INTERNET ACCESS SLOW, BUT COMING SOON TO A PACIFIC ISLAND NEAR YOU

admin's picture

By Craig DeSilva

HONOLULU, Hawai‘i (January 11, 2000 - PIDP/CPIS)---Entering the World Wide Web may be a double-edged sword for many small Pacific Island nations.

On one hand, the Internet could provide more benefits and opportunities for Pacific Islanders. On the other hand, it could also provide unwanted competition for many small Pacific Island entrepreneurs who will be forced to compete on the global marketplace.

This is the assessment of Richard Barber, former executive director of the Pacific Telecommunications Council and one of the moderators at the PTC’s upcoming annual conference in Honolulu.

The PTC will launch its 22nd annual conference January 30 - February 3 at the Hilton Hawaiian Village in Waikiki. Entitled "A New Vision for the 21st Century," the conference is expected to attract more than 1,600 global telecommunications and information technology leaders from the Asia-Pacific region.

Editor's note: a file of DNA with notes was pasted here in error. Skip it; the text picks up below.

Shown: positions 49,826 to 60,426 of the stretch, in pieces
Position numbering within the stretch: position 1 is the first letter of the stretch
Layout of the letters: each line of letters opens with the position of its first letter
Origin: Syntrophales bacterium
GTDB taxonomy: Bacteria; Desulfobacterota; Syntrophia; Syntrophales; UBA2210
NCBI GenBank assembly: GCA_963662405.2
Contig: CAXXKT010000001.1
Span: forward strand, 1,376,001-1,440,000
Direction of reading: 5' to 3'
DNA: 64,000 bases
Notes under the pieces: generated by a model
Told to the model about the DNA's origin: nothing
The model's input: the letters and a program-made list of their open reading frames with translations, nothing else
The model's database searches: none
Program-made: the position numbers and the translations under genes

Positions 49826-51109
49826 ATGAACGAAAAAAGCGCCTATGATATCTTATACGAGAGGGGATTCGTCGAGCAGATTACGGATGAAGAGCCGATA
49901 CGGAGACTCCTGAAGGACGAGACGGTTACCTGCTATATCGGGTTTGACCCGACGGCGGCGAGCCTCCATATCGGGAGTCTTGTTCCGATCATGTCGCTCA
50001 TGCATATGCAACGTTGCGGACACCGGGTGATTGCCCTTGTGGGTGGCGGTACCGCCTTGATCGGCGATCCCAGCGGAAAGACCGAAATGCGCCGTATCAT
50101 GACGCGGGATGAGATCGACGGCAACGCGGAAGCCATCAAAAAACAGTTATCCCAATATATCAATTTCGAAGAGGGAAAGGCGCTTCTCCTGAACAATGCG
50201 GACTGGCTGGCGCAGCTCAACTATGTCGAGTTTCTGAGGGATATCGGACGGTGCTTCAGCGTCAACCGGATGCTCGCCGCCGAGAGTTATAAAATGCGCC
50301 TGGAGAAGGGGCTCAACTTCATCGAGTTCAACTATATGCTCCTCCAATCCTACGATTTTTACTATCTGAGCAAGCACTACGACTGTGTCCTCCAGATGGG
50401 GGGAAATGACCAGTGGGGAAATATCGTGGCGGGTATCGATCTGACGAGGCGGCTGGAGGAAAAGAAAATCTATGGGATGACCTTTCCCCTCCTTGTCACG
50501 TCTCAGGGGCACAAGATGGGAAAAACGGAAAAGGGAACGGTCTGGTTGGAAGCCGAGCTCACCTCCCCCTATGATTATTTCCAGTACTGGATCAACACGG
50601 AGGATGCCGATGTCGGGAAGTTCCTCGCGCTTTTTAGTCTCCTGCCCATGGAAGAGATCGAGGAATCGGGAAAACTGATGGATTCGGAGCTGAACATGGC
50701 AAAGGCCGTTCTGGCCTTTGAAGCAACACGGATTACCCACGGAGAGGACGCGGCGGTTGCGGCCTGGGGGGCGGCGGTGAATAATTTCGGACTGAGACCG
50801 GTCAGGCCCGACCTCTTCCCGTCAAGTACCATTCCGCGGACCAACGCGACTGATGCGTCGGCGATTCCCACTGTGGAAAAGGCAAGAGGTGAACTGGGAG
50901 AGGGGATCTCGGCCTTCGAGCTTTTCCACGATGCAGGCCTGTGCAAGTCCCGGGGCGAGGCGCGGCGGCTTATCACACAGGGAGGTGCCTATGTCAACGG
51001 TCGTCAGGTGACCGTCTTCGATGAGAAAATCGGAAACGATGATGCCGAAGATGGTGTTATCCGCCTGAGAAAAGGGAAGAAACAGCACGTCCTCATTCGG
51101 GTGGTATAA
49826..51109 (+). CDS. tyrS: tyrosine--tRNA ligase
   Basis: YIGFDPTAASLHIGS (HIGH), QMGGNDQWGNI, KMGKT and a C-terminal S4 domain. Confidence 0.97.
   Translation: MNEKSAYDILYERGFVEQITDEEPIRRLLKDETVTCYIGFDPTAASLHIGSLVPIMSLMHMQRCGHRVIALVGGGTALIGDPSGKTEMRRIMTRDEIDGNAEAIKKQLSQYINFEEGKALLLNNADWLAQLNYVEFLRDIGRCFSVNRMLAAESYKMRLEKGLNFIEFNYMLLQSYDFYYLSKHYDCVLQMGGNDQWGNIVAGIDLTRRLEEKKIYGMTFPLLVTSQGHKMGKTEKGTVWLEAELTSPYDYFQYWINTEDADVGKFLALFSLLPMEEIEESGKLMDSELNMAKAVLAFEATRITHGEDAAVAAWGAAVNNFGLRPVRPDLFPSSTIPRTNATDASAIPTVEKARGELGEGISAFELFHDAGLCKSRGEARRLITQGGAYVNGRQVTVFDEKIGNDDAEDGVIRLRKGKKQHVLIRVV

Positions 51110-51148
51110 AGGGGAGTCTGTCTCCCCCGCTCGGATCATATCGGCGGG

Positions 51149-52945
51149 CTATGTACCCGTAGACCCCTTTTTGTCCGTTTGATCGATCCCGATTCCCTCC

Among the issues to be discussed at the conference include the social and economic implications the Web will have on many developing Pacific Island nations.

"If you’re running a bookstore in Suva and half the school students are ordering books from Amazon.com, the bookstore guy won’t have any business," Barber said.

Barber questions whether the Internet will bring economic prosperity to the region. But he said the Web is sure to bring more opportunities to the Pacific.

Another issue to be discussed during the conference includes how to bring greater Internet access to the Pacific. Cost has been one of the major barriers of increased access.

"The cost of international connectivity in the Pacific Islands is quite high compared to the U.S. or developed countries," said Barber, who is also an adjunct fellow at the East-West Center. "There’s potential for a large number of customers out there, but if you don’t have access, they can’t play the game."

Barber said most Pacific Island countries have access to the Internet. The big users are mainly in government and education. But he said the Web has been slow to penetrate to the outlining local populations. He said that should change once prices come down and more access is made available.

"They should be getting ready for it," he added.

Rate this article: 
No votes yet

Add new comment